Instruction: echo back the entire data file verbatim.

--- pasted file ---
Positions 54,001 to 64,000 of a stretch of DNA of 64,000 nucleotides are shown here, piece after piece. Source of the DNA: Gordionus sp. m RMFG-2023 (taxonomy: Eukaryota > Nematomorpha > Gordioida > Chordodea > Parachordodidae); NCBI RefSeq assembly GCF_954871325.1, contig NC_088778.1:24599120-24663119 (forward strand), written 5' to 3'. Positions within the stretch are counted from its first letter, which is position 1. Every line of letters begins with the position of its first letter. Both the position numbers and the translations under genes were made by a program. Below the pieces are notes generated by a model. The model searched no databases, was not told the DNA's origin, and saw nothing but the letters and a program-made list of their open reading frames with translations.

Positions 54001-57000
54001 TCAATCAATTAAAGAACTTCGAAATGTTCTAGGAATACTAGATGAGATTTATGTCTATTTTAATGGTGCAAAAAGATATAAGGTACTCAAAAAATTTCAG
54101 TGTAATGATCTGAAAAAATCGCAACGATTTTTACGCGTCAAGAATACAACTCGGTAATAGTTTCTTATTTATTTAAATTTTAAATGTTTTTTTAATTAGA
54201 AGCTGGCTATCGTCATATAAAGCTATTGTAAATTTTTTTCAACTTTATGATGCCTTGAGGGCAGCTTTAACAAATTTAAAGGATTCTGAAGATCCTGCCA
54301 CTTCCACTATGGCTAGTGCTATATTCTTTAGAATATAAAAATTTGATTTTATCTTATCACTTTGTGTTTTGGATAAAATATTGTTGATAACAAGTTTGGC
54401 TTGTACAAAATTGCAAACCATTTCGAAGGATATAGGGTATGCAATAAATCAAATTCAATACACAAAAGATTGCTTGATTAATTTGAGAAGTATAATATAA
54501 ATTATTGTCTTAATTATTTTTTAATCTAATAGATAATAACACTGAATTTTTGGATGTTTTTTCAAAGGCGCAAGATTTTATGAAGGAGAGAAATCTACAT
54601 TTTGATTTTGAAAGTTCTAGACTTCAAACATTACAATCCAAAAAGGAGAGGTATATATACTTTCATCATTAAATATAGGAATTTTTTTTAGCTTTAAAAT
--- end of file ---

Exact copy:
Positions 54,001 to 64,000 of a stretch of DNA of 64,000 nucleotides are shown here, piece after piece. Source of the DNA: Gordionus sp. m RMFG-2023 (taxonomy: Eukaryota > Nematomorpha > Gordioida > Chordodea > Parachordodidae); NCBI RefSeq assembly GCF_954871325.1, contig NC_088778.1:24599120-24663119 (forward strand), written 5' to 3'. Positions within the stretch are counted from its first letter, which is position 1. Every line of letters begins with the position of its first letter. Both the position numbers and the translations under genes were made by a program. Below the pieces are notes generated by a model. The model searched no databases, was not told the DNA's origin, and saw nothing but the letters and a program-made list of their open reading frames with translations.

Positions 54001-57000
54001 TCAATCAATTAAAGAACTTCGAAATGTTCTAGGAATACTAGATGAGATTTATGTCTATTTTAATGGTGCAAAAAGATATAAGGTACTCAAAAAATTTCAG
54101 TGTAATGATCTGAAAAAATCGCAACGATTTTTACGCGTCAAGAATACAACTCGGTAATAGTTTCTTATTTATTTAAATTTTAAATGTTTTTTTAATTAGA
54201 AGCTGGCTATCGTCATATAAAGCTATTGTAAATTTTTTTCAACTTTATGATGCCTTGAGGGCAGCTTTAACAAATTTAAAGGATTCTGAAGATCCTGCCA
54301 CTTCCACTATGGCTAGTGCTATATTCTTTAGAATATAAAAATTTGATTTTATCTTATCACTTTGTGTTTTGGATAAAATATTGTTGATAACAAGTTTGGC
54401 TTGTACAAAATTGCAAACCATTTCGAAGGATATAGGGTATGCAATAAATCAAATTCAATACACAAAAGATTGCTTGATTAATTTGAGAAGTATAATATAA
54501 ATTATTGTCTTAATTATTTTTTAATCTAATAGATAATAACACTGAATTTTTGGATGTTTTTTCAAAGGCGCAAGATTTTATGAAGGAGAGAAATCTACAT
54601 TTTGATTTTGAAAGTTCTAGACTTCAAACATTACAATCCAAAAAGGAGAGGTATATATACTTTCATCATTAAATATAGGAATTTTTTTTAGCTTTAAAAT